Mileage Reimbursement Rules for Household Employers

Mileage Reimbursement Rules for Household Employers

By A New England Nanny 35 0

mileage reimbursement rulesBefore a family hires a nanny, the nanny’s compensation should be discussed and detailed fully, including any mileage reimbursement that may occur.

Mileage reimbursement rules apply to household employers who choose to let their nanny or other household employee use their personal car for performing their job duties. This includes running errands, picking up and dropping off children from school or other locations, taking a senior citizen to an event, shopping, or any other task that the employer asks the nanny to do which requires the use of his or her own car. Commuting to and from the family’s home is usually not considered reimbursable mileage.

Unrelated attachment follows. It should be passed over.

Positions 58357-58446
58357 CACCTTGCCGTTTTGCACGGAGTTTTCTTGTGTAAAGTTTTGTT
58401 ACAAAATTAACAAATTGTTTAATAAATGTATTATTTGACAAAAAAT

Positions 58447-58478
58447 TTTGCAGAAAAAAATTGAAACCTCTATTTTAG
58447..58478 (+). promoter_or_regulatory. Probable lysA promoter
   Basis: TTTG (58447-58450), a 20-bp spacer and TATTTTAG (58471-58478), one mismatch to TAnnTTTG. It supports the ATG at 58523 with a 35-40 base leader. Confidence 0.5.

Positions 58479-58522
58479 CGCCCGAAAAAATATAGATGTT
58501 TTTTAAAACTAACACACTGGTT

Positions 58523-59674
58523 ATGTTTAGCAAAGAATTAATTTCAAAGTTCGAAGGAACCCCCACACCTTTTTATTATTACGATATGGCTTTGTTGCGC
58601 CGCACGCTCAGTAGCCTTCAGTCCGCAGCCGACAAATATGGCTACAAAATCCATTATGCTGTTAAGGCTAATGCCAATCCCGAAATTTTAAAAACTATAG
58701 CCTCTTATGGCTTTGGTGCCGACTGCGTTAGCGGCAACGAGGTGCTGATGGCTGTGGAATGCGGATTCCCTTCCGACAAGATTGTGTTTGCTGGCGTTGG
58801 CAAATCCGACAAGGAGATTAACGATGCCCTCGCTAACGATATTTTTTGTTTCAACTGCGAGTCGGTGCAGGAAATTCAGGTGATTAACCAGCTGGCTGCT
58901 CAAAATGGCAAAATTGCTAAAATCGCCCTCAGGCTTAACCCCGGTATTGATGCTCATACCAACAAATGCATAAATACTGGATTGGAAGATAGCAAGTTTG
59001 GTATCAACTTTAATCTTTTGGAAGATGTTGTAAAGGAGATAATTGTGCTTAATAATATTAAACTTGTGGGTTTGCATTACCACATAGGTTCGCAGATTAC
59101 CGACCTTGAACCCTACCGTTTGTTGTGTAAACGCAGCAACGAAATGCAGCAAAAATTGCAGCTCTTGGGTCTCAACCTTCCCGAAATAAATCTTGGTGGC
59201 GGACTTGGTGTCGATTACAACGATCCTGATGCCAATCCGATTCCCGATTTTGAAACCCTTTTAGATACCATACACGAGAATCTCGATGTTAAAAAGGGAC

In January, the IRS issued a new standard mileage rate for the year. This rate is used to calculate the deductible costs of driving a vehicle for business. The standard mileage rate for 2015 is 57.5 cents per mile for business miles driven, an increase of 1.5 cents from 2014. Most families use this IRS rate as the standard for reimbursing their nanny for mileage.

Some families may opt to reimburse their employee for gas expenses or provide them with a gas card, rather than compensation for mileage.

Any arrangements made between the employer and employee should be detailed in the Employee Handbook; it may be also useful to include a copy of an expense report to help both parties keep track of any mileage or gas used.

For more information about this or any other household employment issues, contact us at (518) 348-0400.

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